All three northwest states elect a superintendent of public instruction; Idaho's is partisan, Oregon's and Washington's nonpartisan. But that's often just a formality; often, voters have a pretty good idea of what they're getting on the partisan scale.

Oregon's superintendent, Susan Castillo, was appointed and later elected to the state Senate as a Democrat, and was an assistant Democratic floor leader in 1999 and 2001. She won election as superintendent in 2002 - defeating incumbent Stan Bunn, who had been a Republican state legislator - and 2006, with about two-thirds of the vote.

Today she appears to have a substantial challenger, state Representative Ron Maurer of Grants Pass - a Republican.

He has substantial education background in education (including a doctorate),but that doesn't seem to have been a top focus on his legislative work. His 2008 voter guide description contained these issue headings: "Southern Oregon Roots, Southern Oregon Values," "Oregon's Conservative Voice for Healthcare Reform," "Public Safety is a Top Priority," "Advocate for Seniors and the Disabled," "Defender of Property and Second Amendment Rights" - nothing related to schools.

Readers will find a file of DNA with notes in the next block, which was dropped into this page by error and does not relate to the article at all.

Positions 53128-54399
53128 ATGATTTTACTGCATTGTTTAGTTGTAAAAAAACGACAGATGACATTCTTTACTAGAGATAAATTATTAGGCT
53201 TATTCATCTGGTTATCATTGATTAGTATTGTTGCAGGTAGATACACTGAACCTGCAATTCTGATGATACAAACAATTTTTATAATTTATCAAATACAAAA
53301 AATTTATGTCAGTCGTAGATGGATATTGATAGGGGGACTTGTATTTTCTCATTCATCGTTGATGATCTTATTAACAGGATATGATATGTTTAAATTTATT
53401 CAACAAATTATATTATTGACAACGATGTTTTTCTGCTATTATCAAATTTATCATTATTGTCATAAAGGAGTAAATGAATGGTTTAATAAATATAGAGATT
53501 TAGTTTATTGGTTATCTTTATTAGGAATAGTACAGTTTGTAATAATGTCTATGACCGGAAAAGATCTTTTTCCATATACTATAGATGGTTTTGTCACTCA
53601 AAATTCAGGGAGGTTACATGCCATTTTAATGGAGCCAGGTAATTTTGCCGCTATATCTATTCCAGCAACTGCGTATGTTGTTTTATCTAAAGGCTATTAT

But we should be hearing more before long.

Oregon answer, Idaho answer

Rocky Barker at the Idaho Statesman has posed a question at his blog:

"So Oregon's vote [passing two tax measures at the polls], coupled with Idaho's deep cuts in education, social services and all state government services, gives people on both sides of the issue a real chance to prove who is right. Will the state that raises taxes to protect schools and services do better economically than the state that keeps taxes low? Will Idaho place billboards on Oregon's Interstate 5 saying 'Come to the state of low taxes on the rich and corporations?' I heard some lobbyists say this might be a real opportunity."

Good question! The contrast is apt to be stark (it could be between Idaho and Washington too, depending on what happens the next few weeks in Olympia), so the comparison will have some legitimacy.

So far, the Oregonian has run a piece on how there's no indication of a business migration north of the Columbia to Vancouver. The guess here is that there's no significant business migration at all. But let's keep watch and see how that works out.